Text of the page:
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Global Market Report - 22 June

Lewis Jackson  |  22 Jun 2022Text size  Decrease  Increase  |  
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Australia

Australian shares are set to extend gains after US shares rallied as investors shopped for bargains among beaten down stocks in the first day of trading since last week’s savage selloff.

ASX futures were up 48 points or 0.7% at 6463 as of 8.00am on Wednesday, pointing to a modest jump at the open.

Overseas, the S&P 500 gained 2.4% with all 11 sectors rising. The Dow Jones Industrial Average added 2.1%. The Nasdaq Composite Index jumped 2.5%, buoyed by big gains at beaten down growth stocks such as data and software company Palantir Technologies and chip maker Nvidia, which both gained more than 4%. US share markets were closed on Monday for a holiday.

Investors' appetite for riskier assets on Tuesday follows a tumultuous week in markets, sparked by the Federal Reserve's approval of a 0.75-percentage-point interest-rate increase, the largest since 1994. Investors scrambled to unload riskier assets amid growing fears that central bankers would plunge the US economy into a recession. The benchmark S&P 500 finished the week 5.8% lower, its largest one-week decline in more than two years.

"This still feels like a bit of a dead-cat bounce," said Viraj Patel, global macro strategist at Vanda Research, referring to a term used to describe a brief market rally. He said investors' willingness last week to dump shares of winning sectors this year, including energy and utilities stocks, might be a signal that this year's drawdown has entered its latter stages. Still, he said, he believes the selloff "still has legs to go."

Locally, the S&P/ASX 200 closed 1.4% higher at 6523.8, snapping a seven-day losing streak on a bounce by beaten-down financial, commodity and real-estate stocks.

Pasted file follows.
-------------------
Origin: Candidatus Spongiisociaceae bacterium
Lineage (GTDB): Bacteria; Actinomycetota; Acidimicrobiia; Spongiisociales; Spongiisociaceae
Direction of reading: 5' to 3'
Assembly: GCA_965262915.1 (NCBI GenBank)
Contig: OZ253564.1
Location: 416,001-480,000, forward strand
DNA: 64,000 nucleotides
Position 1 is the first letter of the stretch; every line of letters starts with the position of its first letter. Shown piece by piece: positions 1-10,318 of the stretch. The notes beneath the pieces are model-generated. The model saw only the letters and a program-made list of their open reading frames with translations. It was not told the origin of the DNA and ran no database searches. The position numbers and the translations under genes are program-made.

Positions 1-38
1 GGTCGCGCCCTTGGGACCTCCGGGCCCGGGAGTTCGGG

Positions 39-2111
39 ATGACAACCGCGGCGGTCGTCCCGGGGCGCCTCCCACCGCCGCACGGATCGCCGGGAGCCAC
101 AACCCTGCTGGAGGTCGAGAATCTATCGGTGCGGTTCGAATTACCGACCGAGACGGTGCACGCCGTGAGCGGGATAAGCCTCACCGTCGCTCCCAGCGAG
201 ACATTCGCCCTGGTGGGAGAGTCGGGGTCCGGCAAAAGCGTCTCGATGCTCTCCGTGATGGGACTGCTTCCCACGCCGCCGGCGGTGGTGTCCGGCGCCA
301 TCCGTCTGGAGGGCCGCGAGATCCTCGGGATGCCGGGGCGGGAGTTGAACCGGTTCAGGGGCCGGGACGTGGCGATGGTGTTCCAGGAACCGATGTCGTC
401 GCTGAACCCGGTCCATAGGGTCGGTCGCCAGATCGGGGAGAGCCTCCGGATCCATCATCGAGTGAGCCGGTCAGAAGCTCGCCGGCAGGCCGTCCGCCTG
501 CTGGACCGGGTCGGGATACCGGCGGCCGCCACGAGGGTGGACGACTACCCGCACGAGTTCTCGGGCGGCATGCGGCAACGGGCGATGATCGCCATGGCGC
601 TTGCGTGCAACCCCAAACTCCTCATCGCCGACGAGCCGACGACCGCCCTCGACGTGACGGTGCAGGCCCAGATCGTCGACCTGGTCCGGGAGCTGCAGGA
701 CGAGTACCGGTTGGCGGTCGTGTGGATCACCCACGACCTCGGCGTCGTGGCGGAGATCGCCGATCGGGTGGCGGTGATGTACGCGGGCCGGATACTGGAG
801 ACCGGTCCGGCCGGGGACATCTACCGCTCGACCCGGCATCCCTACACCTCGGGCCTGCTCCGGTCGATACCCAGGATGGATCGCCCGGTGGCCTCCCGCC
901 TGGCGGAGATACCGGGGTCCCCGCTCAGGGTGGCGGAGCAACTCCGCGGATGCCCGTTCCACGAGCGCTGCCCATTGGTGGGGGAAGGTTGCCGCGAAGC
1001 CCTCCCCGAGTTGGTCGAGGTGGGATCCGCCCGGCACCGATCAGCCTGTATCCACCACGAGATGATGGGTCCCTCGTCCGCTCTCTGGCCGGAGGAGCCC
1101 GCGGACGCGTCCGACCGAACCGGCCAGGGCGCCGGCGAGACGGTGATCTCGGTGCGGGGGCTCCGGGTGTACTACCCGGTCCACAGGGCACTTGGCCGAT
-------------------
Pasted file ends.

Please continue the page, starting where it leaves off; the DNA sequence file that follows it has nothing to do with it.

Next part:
Australian sentiment was also aided by the Reserve Bank, with governor Philip Lowe telling business leaders in Sydney the cash rate was unlikely to hit four per cent by year-end as market pricing has been suggesting, and that he didn't see a recession on the horizon.

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Banks Commonwealth, ANZ, Westpac and NAB put on between 2.4% and 3.8% as the financial sector, which shed 15% over the prior two weeks, jumped 2.65%.

The energy sector rebounded 2.8% from the prior session's 5.2% fall, while iron-ore and lithium miners also bounced. BHP, Rio Tinto and Fortescue gained between 1.7% and 3.5%.
Shares of gold miners fell amid softer gold prices.

The ASX 200 is still down 9.5% in June and on course for a third consecutive monthly fall.
In commodity markets, Brent crude oil added 0.7% to US$114.89 a barrel. Iron ore rose 3.2% to US$115.90. Gold futures edged down 0.2% to US$1835.10.

Local bond markets saw a action at the shorter end of the curve as the Reserve Bank Governor appeared to rule out a 0.75% rate hike at the next board meeting in July. The yield on Australian 2 Year government bonds declined to 3.1% while the 10 Year closed was flat at 4.06%. Overseas, the yield on 2 year US Treasury notes gained to 3.20% and the yield on the 10 year US Treasury notes advanced to 3.27%.

The Australian dollar gained to 69.67 US cents, up from 69.52 at the previous close. The Wall Street Journal Dollar Index, which tracks the US dollar against 16 other currencies edged up to 97.18.

Asia